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Sarepta’s muscular dystrophy therapy fails to meet main goal in late-stage trial

In this photo illustration a Sarepta Therapeutics logo seen displayed on a smartphone with the stock market graphic in the background.

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Sarepta Therapeutics‘ gene therapy to treat Duchenne muscular dystrophy (DMD), a progressive muscle-wasting disorder, failed to meet the main goal of a late-stage trial when tested in patients between 4 and 7 years, the company said on Monday.

The therapy failed to meet statistical significance in total assessment score from a measure to test motor function when compared to placebo-treated patients at 52 weeks.

The gene therapy is the first of its kind for DMD, an inherited disorder, that almost always affects young boys. Its patients rarely survive beyond their thirties.

The therapy, branded as Elevidys, was granted accelerated approval by the U.S. health regulator in June for children aged between 4 and 5 years who can walk, versus the company’s initial application seeking approval for all DMD patients who can walk.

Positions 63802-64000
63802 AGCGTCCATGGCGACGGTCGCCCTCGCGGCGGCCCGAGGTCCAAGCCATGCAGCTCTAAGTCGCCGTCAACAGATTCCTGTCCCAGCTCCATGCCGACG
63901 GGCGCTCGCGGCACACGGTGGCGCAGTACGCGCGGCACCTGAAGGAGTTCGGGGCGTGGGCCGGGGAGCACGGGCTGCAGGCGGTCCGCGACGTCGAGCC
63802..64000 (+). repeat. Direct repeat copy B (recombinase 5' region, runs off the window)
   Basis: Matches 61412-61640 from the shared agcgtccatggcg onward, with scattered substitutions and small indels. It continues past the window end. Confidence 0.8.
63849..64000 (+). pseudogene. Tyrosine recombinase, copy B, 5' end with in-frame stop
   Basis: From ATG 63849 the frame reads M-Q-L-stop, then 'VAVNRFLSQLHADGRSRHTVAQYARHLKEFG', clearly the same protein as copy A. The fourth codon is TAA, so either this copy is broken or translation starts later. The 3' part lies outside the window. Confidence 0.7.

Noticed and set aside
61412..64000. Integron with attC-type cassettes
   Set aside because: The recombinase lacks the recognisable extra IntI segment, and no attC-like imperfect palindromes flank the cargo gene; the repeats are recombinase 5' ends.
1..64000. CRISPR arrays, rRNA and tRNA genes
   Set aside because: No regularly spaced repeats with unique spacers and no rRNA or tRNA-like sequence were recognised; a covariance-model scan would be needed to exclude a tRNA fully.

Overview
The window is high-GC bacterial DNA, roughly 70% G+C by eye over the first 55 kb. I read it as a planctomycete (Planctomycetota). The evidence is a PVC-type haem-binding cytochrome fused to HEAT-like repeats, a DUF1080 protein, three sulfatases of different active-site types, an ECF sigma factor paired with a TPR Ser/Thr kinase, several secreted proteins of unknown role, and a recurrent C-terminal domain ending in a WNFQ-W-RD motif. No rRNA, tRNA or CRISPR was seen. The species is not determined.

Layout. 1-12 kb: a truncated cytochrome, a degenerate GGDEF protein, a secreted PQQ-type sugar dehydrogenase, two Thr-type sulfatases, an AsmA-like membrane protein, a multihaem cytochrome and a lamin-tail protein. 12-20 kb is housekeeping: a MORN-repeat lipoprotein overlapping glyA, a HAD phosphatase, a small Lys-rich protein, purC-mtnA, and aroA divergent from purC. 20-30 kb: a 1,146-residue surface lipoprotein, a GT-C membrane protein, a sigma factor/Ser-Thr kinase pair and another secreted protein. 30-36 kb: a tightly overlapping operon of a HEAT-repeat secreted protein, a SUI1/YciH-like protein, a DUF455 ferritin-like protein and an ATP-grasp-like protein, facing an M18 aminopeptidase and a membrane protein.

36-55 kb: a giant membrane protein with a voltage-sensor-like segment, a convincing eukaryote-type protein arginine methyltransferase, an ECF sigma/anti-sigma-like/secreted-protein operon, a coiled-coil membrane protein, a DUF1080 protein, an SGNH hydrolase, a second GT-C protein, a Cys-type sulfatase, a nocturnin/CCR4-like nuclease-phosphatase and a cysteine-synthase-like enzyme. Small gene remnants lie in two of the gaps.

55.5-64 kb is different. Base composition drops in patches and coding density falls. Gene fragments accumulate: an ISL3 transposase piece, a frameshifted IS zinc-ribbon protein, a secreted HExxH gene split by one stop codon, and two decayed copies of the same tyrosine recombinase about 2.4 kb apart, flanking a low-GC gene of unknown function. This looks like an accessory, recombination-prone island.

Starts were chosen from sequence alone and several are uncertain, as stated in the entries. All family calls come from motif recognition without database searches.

The company said the therapy met all secondary study goals with statistically significant results and no new safety signals were observed.

Sarepta said it plans to seek the U.S. Food and Drug Administration’s update for the expanded use of the therapy in other age groups based on the trial results.

Elevidys, a one-time treatment, is expected to change the way DMD patients are treated as current therapies require regular use.

Current options for DMD patients are limited. Of four new “exon-skipping” therapies – intended for a smaller group of patients with specific genetic mutations – three are from Sarepta.

They require weekly infusions and work by skipping specific parts of genes, called exons, with the aim of allowing the body to form shorter forms of the dystrophin protein

Roche acquired the commercial rights to Elevidys outside the United States under a 2019 deal. Sarepta remains in charge of clinical development, but it splits the costs with Roche.

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